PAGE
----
What a garish, ugly, sardonic book this is, and yet it does grip in some unhealthy way. It is, however, the perfect book for critical commentary. It was hard to settle on a passage, as just about any would do, but I picked an almost unobtrusive one so that I would not be distracted by internal shrieks of horror at Humbert Humbert’s dastardly hi-jinks.
‘I decided to marry. It occurred to me that regular hours, home-cooked meals, all the conventions of marriage, the prophylactic routine of its bedroom activities and, who knows, the eventual flowering of certain moral values, of certain spiritual substitutes, might help me, if not to purge myself of my degrading and dangerous desires, at least to keep them under pacific control. A little money that had come my way after my father’s death (nothing very grand – the Mirana has been sold long before), in addition to my striking if somewhat brutal good looks, allowed me to enter upon my quest with equanimity. After considerable deliberation, my choice fell on the daughter of a Polish doctor: the good man happened to be treating me for spells of dizziness and tachycardia. We played chess: his daughter watched me from behind her easel, and inserted eyes or knuckles borrowed from me into the cubistic trash that accomplished misses then painted instead of lilacs and lambs. Let me repeat with quiet force: I was, and still am, despite mes malheurs, an exceptionally handsome male; slow-moving, tall, with soft dark hair and a gloomy but all the more seductive cast of demeanour. Exceptional virility often reflects in the subject’s displayable features a sullen and congested something that pertains to what he has to conceal. And this was my case. Well did I know, alas, that I could obtain at the snap of my fingers any adult female I chose; in fact, it had become quite a habit with me of not being too attentive to women lest they come toppling, bloodripe, into my cold lap.’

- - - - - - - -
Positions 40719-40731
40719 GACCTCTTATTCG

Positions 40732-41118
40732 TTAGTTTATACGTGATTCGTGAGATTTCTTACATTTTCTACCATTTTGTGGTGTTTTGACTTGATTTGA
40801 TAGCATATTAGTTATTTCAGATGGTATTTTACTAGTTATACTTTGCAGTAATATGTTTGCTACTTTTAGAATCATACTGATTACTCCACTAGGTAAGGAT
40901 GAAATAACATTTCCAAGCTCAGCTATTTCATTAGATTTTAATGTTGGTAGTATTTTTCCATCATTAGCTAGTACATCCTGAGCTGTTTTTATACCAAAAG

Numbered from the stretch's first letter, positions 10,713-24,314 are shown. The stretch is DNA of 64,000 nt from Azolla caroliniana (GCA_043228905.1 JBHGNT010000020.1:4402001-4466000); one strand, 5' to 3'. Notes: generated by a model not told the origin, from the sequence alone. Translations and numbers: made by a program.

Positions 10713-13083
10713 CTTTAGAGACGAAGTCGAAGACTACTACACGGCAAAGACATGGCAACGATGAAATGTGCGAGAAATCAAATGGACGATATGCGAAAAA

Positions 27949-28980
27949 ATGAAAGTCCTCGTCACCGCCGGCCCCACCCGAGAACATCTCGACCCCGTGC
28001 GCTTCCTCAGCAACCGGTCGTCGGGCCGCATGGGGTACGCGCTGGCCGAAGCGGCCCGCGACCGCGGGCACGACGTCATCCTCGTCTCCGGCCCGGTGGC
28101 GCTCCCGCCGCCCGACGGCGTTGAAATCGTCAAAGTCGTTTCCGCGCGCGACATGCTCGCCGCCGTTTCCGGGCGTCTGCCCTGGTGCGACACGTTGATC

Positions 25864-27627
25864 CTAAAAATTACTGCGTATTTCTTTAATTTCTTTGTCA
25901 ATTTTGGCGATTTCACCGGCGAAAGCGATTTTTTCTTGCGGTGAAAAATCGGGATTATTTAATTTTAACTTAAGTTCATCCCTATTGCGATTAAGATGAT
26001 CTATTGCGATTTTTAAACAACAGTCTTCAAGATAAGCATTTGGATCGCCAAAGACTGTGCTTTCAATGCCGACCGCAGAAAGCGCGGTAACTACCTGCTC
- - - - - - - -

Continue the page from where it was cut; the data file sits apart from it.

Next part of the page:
So let’s talk about that voice, a disquieting, troubling, silky menace of a voice if ever there was one. You have to concentrate to follow the sinuous verbal meanderings of the narrator, and by concentrating you are obliged to let Humbert Humbert into your mind, where he sits, like a viral contagion. This is a voice of icy chill and volcanic heat, of threatening darkness and yet spirited playfulness. It’s a voice that combines intelligence with vulgarity, cynicism and alienation. It’s the voice that could be beautiful, if it were not for something rotten at its core.
Look at the vocabulary here: prophylactic, pacific, equanimity, cubistic, demeanour, this is not a man who will use one syllable when three or four would suffice. And these are cold, hard-edged words, academic, distanced, intellectual words used to display the mental agility of their speaker against the tacky tedium of the world. But that vocabulary is continually undercut by words that come from other registers and dress themselves in violence – purge, brutal, trash, bloodripe. Our narrator becomes more implicitly dangerous because he coats his language with a veneer of intellectual control; we become aware of that most alarming proposition, that underneath something clever and polished, ugly drives lurk and threaten, pushing at the boundaries of language’s containment and liable to break out.